There has been a great deal of research to attempt to explain why Einstein was so brilliant. They have done years of research on literary looking into his brain. This is the comparison of a typical brain and his brain.
Nonetheless, Einstein's genius was not limited to science. While innate scientific ability is not something about which Einstein and I share in common, bike riding is.
Aside from the biking whether joyful or determined, Einstein also provided some interesting scientific insights related to pedaling. In addition, Einstein saw the parallel between biking and life in general. Perhaps this is his general theory of life.
In the past six years, I have danced with death twice. I thoroughly understand Einstein's advice general theory of life. On one of my dances with death, I was in an ICU ward at a local hospital and in another rehab hospital for about seven weeks as a result of falling off a ladder. I hit my head causing a subdural hematoma. After surgery, I was able to recognize and talk to family members. Nonetheless, I cannot remember anything prior to the fall or while in ICU. In fact, during the three weeks at the rehab hospital, I can only remember the last half of that stay. The road to recovery took several months, but I am riding a bike around the subdivision for 45-minutes every day or doing a similar exercise in my exercise room in the house. To keep my physical and mental equilibrium, I needed to keep moving.
The same is true regarding the reoccurrence of my prostate cancer after surgery. The surgeon who robotically removed the prostate told me that the cancer had gotten outside the prostate and that the cancer would return. Instead of getting depressed, I had PSA tests every six months. Within a couple of years, the PSA indicated that the cancer had returned. I began four months of hormone therapy and two months of radiation, which meant that I kept moving. I am beginning my fifth year cancer free.
A couple of months ago, I had a routine cataract surgery, which went fine. After the first surgery, it was amazing how bright and defined the world really was. However, after the second surgery, reading and seeing things clearly was gone. I saw wiggling lines on things like the white or yellow lines on the road or straight lines on my computer while teaching or writing.
Now, I could have just given up, but I went back to the eye doctor again for several more visits with her and more exams with her tech support people. Finally, she sent me to a retinologist. She was concerned about age-related macular degeneration (AMD). The retinologist confirmed her diagnosis. There I was being told that at nearly 72-years of age that I was getting old. I could have quit riding the bike, retired from teaching, and just sit at home complaining about my ill fortunes.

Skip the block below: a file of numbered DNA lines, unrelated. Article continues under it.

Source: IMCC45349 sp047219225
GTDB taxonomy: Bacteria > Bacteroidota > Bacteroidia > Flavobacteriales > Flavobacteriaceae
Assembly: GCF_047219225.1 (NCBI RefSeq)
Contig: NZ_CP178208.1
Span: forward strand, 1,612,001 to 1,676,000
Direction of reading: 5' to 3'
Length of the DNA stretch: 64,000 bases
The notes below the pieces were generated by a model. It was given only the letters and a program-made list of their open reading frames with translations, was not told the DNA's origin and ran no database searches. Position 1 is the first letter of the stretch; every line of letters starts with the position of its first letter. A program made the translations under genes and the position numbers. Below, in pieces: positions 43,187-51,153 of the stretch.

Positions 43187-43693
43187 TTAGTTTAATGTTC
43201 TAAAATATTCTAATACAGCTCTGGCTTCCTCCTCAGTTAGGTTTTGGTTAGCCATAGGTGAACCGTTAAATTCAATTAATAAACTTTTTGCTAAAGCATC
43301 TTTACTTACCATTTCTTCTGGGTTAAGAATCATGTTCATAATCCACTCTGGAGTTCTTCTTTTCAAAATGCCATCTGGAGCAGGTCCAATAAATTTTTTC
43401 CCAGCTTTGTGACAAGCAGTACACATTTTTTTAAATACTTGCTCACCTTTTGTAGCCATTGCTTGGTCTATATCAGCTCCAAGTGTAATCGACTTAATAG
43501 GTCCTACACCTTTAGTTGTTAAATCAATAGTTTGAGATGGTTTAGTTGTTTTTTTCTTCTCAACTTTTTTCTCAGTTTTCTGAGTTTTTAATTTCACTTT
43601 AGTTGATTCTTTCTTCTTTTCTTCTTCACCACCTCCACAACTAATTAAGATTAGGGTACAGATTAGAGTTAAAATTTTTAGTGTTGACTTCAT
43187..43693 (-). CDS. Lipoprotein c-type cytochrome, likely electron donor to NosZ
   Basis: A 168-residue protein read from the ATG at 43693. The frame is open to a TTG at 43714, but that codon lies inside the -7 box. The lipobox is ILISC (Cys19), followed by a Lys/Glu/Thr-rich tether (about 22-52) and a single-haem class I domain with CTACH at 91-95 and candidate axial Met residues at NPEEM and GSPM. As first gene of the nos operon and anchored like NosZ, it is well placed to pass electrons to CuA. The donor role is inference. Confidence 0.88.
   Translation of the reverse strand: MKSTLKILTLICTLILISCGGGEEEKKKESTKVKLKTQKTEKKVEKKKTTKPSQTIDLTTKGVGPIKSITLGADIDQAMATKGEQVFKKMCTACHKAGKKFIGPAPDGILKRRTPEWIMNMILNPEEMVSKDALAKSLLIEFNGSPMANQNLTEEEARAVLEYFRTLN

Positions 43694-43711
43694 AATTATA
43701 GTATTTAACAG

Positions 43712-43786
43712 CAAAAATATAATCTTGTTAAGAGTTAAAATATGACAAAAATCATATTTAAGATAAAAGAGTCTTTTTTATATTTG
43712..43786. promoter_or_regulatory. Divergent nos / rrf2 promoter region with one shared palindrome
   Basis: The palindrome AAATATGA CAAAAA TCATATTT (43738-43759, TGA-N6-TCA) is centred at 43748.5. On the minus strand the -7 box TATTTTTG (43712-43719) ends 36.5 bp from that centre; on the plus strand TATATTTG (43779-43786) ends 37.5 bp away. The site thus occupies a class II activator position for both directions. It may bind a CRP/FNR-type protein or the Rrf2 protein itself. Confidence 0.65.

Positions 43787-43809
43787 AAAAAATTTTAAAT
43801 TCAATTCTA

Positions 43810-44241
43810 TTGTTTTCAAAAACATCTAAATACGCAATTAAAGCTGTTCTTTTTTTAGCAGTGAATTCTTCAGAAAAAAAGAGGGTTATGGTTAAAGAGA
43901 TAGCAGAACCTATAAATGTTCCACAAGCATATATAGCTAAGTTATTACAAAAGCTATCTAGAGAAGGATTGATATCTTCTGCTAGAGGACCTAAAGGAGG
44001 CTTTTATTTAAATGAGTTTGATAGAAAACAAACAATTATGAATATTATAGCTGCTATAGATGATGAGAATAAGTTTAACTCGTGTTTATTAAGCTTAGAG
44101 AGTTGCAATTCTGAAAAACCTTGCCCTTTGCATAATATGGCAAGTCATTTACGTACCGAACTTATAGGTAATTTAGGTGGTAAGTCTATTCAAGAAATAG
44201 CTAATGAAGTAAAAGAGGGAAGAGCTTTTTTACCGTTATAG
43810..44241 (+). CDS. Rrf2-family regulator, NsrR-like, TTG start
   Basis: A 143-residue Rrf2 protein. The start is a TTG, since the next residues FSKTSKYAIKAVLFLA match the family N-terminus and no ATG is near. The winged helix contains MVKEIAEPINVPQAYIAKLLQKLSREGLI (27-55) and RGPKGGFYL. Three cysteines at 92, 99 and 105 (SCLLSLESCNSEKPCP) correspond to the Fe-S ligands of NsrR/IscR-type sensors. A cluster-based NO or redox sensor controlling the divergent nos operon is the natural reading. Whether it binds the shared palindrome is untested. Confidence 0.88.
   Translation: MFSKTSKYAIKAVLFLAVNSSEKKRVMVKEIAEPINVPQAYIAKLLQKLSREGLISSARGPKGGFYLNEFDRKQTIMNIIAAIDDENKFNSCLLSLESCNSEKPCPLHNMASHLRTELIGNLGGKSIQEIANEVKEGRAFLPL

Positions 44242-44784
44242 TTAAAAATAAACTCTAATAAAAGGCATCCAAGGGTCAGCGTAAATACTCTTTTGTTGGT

Instead, I sat there listening to the retinologist and acted like my grandson, Jack. Jack will ask why something happens until you give him an answer to his why-questions that he understands. I asked the retinologist why I had trouble reading, seeing things clearly, and have the wiggle lines? I am sure that he answered my question the first time I asked it, but I did not get it. Again, the retinologist went over his explanation. He even used a model of a large plastic eye on his desk to explain my problem. After the third or fourth time, I finally got it. I continued my pedaling by asking why.
In addition to Jack's questioning and Einstein's general theory of life, Confucius said, "It does not matter how slowly you go so long as you do not stop." In addition, the Asian philosophical Einstein also said, "Nothing happens until something moves." The retinologist, Einstein, and Confucius morphed together. Then Saul Alinsky entered my head while I wandered in darkness and doom. Alinsky said, "We must believe that it is the darkest before the dawn of a beautiful new world. We will see it when we believe it."
Then after pushing for an answer, I finally really saw the light. It was not until the cataracts were removed that I could clearly see that I had a problem...age-related macular degeneration. I had had AMD for several years, but the cataract covered it up. I could not see my macular degeneration due to the cataracts. Therefore, having my cataracts removed, so that I would not go blind in several years, allowed me to see that I had another problem, AMD.
I could have been sitting at home complaining about how unfair the world was to me. However, that would have gotten me nowhere. In time, I would be either blind from cataracts and/or blind from macular degeneration. The cataract issue has been resolved. I am addressing my macular degeneration issue. Einstein was correct about what I called his general theory of life. "Life is like riding a bicycle. To keep your balance you must keep moving."
This part of my essay is an extremely interesting aside. What I call Einstein's general theory of life was first written to his son on February 5, 1930. He wanted his son to keep on moving in spite of problems that his son was having while pedaling down his road through life. Therefore, Einstein wrote a letter to his son with this insight, "Life is like riding a bicycle. To keep your balance, you must keep moving."
The other enormously interesting addition to this essay is that some people who knew Einstein said that he told them that his theory of relativity came to him while riding a bike. Therefore, I promise you that I will continue to ride my bike. In addition, you might promise yourself to ride a bike also. However, do not to forget to keep moving regardless of the difficulty of the road of life might be.
For those that are interested in Einstein's brain, listen to this audio clip:
Visit the On Seeing the Light page to read more about this topic.
Visit the Connecting the Dots page to read more about this topic.
Visit the Darkest Before Dawn page to read more about this topic.
Visit the Confucius Said page to read more about this topic.